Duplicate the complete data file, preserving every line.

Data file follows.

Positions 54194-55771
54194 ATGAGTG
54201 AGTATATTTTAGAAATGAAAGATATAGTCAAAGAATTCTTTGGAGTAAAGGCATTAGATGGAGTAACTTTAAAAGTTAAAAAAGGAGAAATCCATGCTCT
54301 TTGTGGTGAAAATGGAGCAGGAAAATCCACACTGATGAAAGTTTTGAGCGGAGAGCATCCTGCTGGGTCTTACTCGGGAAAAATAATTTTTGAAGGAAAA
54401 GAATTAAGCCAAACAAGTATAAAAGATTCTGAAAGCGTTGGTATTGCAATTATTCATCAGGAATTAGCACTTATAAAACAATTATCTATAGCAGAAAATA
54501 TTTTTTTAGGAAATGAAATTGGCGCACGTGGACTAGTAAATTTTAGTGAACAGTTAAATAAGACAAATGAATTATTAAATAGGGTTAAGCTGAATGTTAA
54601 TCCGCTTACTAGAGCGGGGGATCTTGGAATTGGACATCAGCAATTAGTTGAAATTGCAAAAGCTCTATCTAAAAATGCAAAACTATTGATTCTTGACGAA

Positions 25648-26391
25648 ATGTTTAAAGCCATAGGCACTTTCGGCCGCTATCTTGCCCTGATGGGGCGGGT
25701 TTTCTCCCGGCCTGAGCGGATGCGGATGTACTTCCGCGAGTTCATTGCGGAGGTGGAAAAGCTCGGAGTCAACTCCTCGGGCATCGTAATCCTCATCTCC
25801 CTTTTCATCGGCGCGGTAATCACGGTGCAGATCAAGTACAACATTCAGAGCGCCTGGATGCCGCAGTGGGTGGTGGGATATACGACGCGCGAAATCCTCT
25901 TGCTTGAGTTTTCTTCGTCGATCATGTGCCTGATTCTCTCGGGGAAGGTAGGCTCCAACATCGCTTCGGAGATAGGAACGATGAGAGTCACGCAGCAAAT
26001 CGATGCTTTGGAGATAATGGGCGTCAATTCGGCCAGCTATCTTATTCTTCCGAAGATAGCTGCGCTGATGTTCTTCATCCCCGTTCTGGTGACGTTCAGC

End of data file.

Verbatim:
Positions 54194-55771
54194 ATGAGTG
54201 AGTATATTTTAGAAATGAAAGATATAGTCAAAGAATTCTTTGGAGTAAAGGCATTAGATGGAGTAACTTTAAAAGTTAAAAAAGGAGAAATCCATGCTCT
54301 TTGTGGTGAAAATGGAGCAGGAAAATCCACACTGATGAAAGTTTTGAGCGGAGAGCATCCTGCTGGGTCTTACTCGGGAAAAATAATTTTTGAAGGAAAA
54401 GAATTAAGCCAAACAAGTATAAAAGATTCTGAAAGCGTTGGTATTGCAATTATTCATCAGGAATTAGCACTTATAAAACAATTATCTATAGCAGAAAATA
54501 TTTTTTTAGGAAATGAAATTGGCGCACGTGGACTAGTAAATTTTAGTGAACAGTTAAATAAGACAAATGAATTATTAAATAGGGTTAAGCTGAATGTTAA
54601 TCCGCTTACTAGAGCGGGGGATCTTGGAATTGGACATCAGCAATTAGTTGAAATTGCAAAAGCTCTATCTAAAAATGCAAAACTATTGATTCTTGACGAA

Positions 25648-26391
25648 ATGTTTAAAGCCATAGGCACTTTCGGCCGCTATCTTGCCCTGATGGGGCGGGT
25701 TTTCTCCCGGCCTGAGCGGATGCGGATGTACTTCCGCGAGTTCATTGCGGAGGTGGAAAAGCTCGGAGTCAACTCCTCGGGCATCGTAATCCTCATCTCC
25801 CTTTTCATCGGCGCGGTAATCACGGTGCAGATCAAGTACAACATTCAGAGCGCCTGGATGCCGCAGTGGGTGGTGGGATATACGACGCGCGAAATCCTCT
25901 TGCTTGAGTTTTCTTCGTCGATCATGTGCCTGATTCTCTCGGGGAAGGTAGGCTCCAACATCGCTTCGGAGATAGGAACGATGAGAGTCACGCAGCAAAT
26001 CGATGCTTTGGAGATAATGGGCGTCAATTCGGCCAGCTATCTTATTCTTCCGAAGATAGCTGCGCTGATGTTCTTCATCCCCGTTCTGGTGACGTTCAGC